Note: Bleeding is not necessarily the only symptom of Boerhaave syndrome!

In addition, the Mallory-Weiss syndrome is accompanied by severe pain, which, however, patients often locate in epigastric areas. The hematemesis is in this case decisive, particularly the vomiting of blood.

Differential Diagnoses

Esophageal varices

Boerhaave and Mallory-Weiss syndrome may have similar clinical manifestations and are, thus, differential diagnoses when the aforementioned symptoms are both pointed out. Furthermore, a rupture of esophageal varices must be considered, alongside the corresponding anamnesis (alcoholics, liver cirrhosis?). The varices can rupture during heavy vomiting and cause hematemesis.

Diagnosis of Boerhaave and Mallory-Weiss Syndrome

Medical imaging and esophagogastroscopy

In the Boerhaave syndrome, a radiograph of the chest and esophagus with water-soluble contrast medium (No Barium in case of suspected perforation! Risk of mediastinitis!) should be performed immediately.

In this instance, first indications of the syndrome arise when the following questions are asked: How is the contour of the esophagus shaped? Is there a pneumothorax or a pleural effusion?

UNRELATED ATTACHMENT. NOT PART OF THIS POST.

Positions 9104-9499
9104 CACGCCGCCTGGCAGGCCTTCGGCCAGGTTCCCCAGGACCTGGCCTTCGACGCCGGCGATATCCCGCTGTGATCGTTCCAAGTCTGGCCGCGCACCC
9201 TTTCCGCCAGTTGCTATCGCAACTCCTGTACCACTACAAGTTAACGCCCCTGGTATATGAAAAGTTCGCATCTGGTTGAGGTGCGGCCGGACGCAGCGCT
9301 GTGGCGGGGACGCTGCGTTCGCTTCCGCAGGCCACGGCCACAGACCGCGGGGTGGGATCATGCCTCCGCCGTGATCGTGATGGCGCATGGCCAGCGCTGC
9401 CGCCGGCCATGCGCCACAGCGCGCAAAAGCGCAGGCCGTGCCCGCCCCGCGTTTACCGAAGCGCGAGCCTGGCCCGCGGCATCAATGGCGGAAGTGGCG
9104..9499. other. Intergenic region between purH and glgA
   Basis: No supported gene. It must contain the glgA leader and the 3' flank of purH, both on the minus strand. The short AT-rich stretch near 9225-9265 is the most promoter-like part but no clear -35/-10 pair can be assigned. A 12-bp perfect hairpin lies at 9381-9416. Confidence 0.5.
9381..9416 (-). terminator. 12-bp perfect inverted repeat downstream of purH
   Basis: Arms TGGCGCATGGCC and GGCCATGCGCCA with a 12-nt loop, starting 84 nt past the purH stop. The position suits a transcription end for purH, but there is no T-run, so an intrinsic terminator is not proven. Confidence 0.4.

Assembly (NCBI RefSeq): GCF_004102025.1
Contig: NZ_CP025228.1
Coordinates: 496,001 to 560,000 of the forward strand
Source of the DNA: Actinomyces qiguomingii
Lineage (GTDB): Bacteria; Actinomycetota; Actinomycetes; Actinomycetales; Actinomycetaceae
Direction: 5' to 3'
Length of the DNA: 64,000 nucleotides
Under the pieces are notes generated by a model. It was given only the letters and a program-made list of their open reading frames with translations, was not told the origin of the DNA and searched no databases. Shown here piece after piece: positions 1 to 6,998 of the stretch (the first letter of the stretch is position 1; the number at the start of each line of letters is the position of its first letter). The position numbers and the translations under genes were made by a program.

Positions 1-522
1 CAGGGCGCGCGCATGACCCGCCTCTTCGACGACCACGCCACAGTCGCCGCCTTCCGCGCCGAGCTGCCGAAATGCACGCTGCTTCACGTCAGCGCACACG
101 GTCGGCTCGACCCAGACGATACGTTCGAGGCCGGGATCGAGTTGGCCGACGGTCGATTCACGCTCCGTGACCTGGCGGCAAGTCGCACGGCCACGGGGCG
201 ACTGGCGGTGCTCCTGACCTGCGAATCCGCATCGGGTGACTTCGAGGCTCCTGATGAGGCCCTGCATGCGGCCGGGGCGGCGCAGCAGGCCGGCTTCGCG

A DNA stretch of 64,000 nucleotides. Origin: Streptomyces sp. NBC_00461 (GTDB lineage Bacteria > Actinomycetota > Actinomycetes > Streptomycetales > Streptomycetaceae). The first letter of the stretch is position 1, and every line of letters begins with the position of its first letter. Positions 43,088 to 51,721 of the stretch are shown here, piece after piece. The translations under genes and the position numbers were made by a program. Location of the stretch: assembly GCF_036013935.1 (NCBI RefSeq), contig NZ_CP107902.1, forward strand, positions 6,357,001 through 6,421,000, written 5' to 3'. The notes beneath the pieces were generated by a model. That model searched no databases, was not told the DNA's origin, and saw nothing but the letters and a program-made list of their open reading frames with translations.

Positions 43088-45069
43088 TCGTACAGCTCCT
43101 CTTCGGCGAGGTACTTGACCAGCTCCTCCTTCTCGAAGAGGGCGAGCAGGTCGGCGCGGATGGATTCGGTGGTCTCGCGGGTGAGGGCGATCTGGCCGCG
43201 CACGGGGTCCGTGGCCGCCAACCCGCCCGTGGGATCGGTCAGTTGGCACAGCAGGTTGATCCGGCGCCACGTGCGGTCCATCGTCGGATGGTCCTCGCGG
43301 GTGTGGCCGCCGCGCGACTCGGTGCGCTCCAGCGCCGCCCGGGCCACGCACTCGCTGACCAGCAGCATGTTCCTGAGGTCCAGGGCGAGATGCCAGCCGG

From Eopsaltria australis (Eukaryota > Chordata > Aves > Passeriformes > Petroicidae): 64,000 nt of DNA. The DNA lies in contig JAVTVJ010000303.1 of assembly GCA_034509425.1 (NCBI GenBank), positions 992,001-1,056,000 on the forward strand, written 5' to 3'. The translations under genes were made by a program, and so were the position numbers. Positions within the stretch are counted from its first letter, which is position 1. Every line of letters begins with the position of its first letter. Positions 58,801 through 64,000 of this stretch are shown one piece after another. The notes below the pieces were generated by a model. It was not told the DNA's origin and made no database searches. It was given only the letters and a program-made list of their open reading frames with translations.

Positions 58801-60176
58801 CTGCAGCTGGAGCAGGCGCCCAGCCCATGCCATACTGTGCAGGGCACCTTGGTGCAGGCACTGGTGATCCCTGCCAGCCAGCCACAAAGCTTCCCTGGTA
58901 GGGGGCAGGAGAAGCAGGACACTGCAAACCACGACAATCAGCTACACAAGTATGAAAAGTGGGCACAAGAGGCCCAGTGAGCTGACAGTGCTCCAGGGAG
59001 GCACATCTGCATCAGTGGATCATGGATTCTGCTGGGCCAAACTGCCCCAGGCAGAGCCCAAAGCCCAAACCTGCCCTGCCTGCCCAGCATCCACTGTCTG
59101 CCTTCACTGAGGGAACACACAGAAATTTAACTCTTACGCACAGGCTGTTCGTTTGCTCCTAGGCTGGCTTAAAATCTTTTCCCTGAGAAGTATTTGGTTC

boerhaave syndrome

Image: “CXR showing surgical emphysema, ” by Chikkappa MG, Morrison C, Lowe A, Gorman S, Antrum R, Gokhale J. License: CC BY 3.0

In CT thorax, more accurate statements about the extent of the rupture can be made; also, cutaneous emphysema can be seen here distinctly.

CT study showing extensive subcutaneous emphysema and left-sided pneumothorax, but no demonstration of the esophageal defect

Image: “CT study showing extensive subcutaneous emphysema and left-sided pneumothorax, but no demonstration of the esophageal defect,” by O’Kelly F, Lim KT, Cooke F, Ravi N, Reynolds JV. License: CC BY 3.0

If the Mallory-Weiss syndrome is suspected, an esophagogastroscopy should be performed immediately, as this can also be connected to similar therapeutic intervention.

Esophagogastroduodenoscopy revealed Mallory-Weiss syndrome

Image: “The Esophagogastroduodenoscopy revealed Mallory-Weiss syndrome,” by Zhao Y, Wang L, Si J. License: CC BY 2.0

Therapy of Boerhaave and Mallory-Weiss Syndrome

Surgery, stent or fibrin?

If the Boerhaave syndrome is diagnosed, a surgery should be performed within the first 24 hours (mortality is usually up to 60 %). Here, the ruptured portions are released and sutured. If this is not possible due to pronounced results, an esophagectomy with gastric pull-up or colon interponation must be performed. If the rupture only has a small extent, an endoscopical stent can be attempted. Due to the risk of mediastinitis, broad-spectrum antibiotics must be introduced!